Storage has always been an integral part of building apps. While building a webapp for our company, I needed a way to persist my states in storage which was reliable, easy to use, and configurable based on the requirements.

Thankfully this library was the answer to all my problems!

This article is based on a problem I faced while working on a project. Let us dive deep and understand how the library helped me solve it.

If you haven’t already used redux-persist, then do read the docs, as they’re self-explanatory. If you want to know why you should use this library, go through this article — it is a great intro by the author himself!

Problem

Let’s take an example where I wanted to persist a reducer in my localStorage:

//Reducer
reducerA: {  
    engine: {    
        model: "F5AAA",    
        manufacturer: "Ferrari"  
    },  
    tyre: {    
        model: "T123",   
		manufacturer: "MRF",    
		owner: {      
            details: {        
                name: "Zack",        
				age: "26"            
            }    
        }  
    },  
	condition: "prime"
}
//View
class TestComponent extends React.Component {  
    render() {    
        const model = someStateOfReducerA.tyre.model    
        const manufacturer = someStateOfReducerA.tyre.manufacturer
        
		return (      
            <div>{model}</div>      
            <div>{manufacturer}</div>    
        )  
    }
}

//Reducer in localStorage
reducerA: {  
    engine: {    
        model: "F5AAA",    
		manufacturer: "Ferrari"  
    },  
	tyre: {    
        model: "T123",    
		manufacturer: "MRF",    
		owner: {      
            details: {        
                name: "Zack",        
				age: "26"            
            }    
        }  
    },  
	condition: "prime"
}

Now this reducer has persisted in our client’s device. So what will happen if I introduce a new key to our reducerA?

reducerA: {  
	engine: {    
    	model: "F5AAA",    
	    manufacturer: "Ferrari"  
   	},  
    tyre: {    
    	model: "T123",    
        manufacturer: "MRF",    
        owner: {      
        	details: {        
            	name: "Zack",        
                age: "26",        
                address: "CA" // NEW KEY ADDED
			}    
		}  
	},  
    condition: "prime"
}

Let’s say we have a view which renders the value of our newly introduced key:

//View with new key address
class TestComponent extends React.Component {  
    render() {    
        const model = someStateOfReducerA.tyre.model    
        const manufacturer = someStateOfReducerA.tyre.manufacturer    
        const address = someStateOfReducerA.tyre.owner.details.address
        
		return (      
            <div>{model}</div>      
            <div>{manufacturer}</div>      
            <div>{address}</div>
		)  
    }
}

When I load my application with the newly introduced key, the rendering of our view fails. It throws an error where it states:

Cannot render address of undefined

This happened because the client’s storage is in sync with the rootReducer initialized during our app reload.

Even though we introduced the new key, the client’s storage never received it. It initializes our rootReducer with the old values in storage, where the address never existed, and causes the rendering of our component to fail.

Solution

This leads to a well-known concept: the migration of the database.

A schema migration is performed on a database whenever it is necessary to update or revert that database’s schema to some newer or older version. Migrations are performed programmatically by using a schema migration tool — Wikipedia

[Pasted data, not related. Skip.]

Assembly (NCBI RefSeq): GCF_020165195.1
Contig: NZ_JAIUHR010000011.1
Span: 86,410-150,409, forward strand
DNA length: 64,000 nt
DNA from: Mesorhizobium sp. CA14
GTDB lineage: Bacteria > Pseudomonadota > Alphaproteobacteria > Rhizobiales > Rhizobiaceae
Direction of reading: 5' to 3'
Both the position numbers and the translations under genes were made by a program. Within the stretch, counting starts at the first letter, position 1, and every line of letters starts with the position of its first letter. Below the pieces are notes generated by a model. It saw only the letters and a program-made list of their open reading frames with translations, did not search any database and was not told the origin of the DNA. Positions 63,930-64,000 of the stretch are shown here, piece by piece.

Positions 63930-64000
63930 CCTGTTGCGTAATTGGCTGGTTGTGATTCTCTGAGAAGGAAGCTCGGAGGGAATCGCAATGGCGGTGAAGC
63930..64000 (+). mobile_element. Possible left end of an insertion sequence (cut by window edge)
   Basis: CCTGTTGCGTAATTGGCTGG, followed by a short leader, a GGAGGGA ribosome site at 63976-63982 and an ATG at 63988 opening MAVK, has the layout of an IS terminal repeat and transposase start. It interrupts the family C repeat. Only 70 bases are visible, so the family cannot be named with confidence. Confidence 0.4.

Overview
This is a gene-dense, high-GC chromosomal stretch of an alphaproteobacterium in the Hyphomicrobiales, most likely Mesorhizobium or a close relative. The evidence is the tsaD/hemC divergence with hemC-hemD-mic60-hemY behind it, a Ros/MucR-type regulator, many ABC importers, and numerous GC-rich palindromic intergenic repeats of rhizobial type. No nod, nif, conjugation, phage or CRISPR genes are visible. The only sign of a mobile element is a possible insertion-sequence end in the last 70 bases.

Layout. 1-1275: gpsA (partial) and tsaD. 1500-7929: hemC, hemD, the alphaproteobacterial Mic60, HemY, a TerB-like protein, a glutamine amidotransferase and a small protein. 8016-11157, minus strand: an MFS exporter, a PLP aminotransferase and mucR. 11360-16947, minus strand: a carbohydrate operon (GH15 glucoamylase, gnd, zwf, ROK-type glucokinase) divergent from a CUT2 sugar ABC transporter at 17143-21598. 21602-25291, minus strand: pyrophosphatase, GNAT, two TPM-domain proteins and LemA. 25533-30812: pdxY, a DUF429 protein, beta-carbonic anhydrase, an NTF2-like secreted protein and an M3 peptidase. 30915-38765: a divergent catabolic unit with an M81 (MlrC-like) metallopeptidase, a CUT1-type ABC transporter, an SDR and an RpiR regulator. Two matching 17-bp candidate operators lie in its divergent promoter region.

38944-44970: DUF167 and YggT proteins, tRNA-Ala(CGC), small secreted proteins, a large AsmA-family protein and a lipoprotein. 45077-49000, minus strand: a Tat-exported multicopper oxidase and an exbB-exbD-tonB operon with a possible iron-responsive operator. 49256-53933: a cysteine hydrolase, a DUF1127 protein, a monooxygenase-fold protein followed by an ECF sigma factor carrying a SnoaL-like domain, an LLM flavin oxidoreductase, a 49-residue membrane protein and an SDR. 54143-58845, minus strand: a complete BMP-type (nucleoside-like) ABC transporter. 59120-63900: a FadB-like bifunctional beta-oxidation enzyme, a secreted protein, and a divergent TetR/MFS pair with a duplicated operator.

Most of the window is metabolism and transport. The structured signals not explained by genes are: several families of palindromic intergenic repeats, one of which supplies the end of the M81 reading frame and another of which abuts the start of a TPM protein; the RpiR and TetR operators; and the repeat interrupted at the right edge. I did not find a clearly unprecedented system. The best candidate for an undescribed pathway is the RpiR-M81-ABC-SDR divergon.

LocalStorage is in fact a small database of key value pairs. Redux Persist does it beautifully. If you look at a project initialized with this library, it already uses a default version -1. Take a look below at the screenshot taken from the application tab in the Chrome dev tool.

localStorage in Chrome Dev Tool

This is really good! The library already maintains a default version for us, so that we can incorporate the migration feature in the future.

The key is to configure your persist configuration in your rootReducer.

export const persistConfig = {  
    key: 'testApp',  
    version: 0, //New version 0, default or previous version -1  
    storage,  
    debug: true,  
    stateReconciler: autoMergeLevel2,  
    migrate: createMigrate(migrations, { debug: true })
}

It is important that we update the version to 0, so that it migrates our storage from -1 to 0.

Next, we write the migration to let our storage know that there is an update.

const migrations = {  
    0: (state) => {    
        return {      ...
			state,      
			tyre: {        ...
				state.tyre,        
				owner: {          ...
					state.tyre.owner,          
					details: {
                        state.tyre.owner.details,
                        address: "CA" //New Key added for migration
                    }
				}      
			}    
		}  
    }
}

The migrations are then used in our persist config mentioned above:

migrate: createMigrate(migrations, { debug: true })

Thus, when we reload our application, our application goes through a reconciliation phase where the storage is brought in sync with the newly-updated reducer.

Conclusion

The configuration above will always keep the application updated on the client side when you release new versions. It is very important that we are careful about this when making offline first apps.

It is simple once you understand the basic concept and technique to do it. I hope this article helped you understand the importance of managing versions of your states in storage :)

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Some helpful resources

  1. https://github.com/rt2zz/redux-persist/blob/master/docs/api.md
  2. https://medium.com/@clrksanford/persist-ence-is-key-using-redux-persist-to-store-your-state-in-localstorage-ac6a000aee63
  3. https://medium.com/async-la/redux-persist-your-state-7ad346c4dd07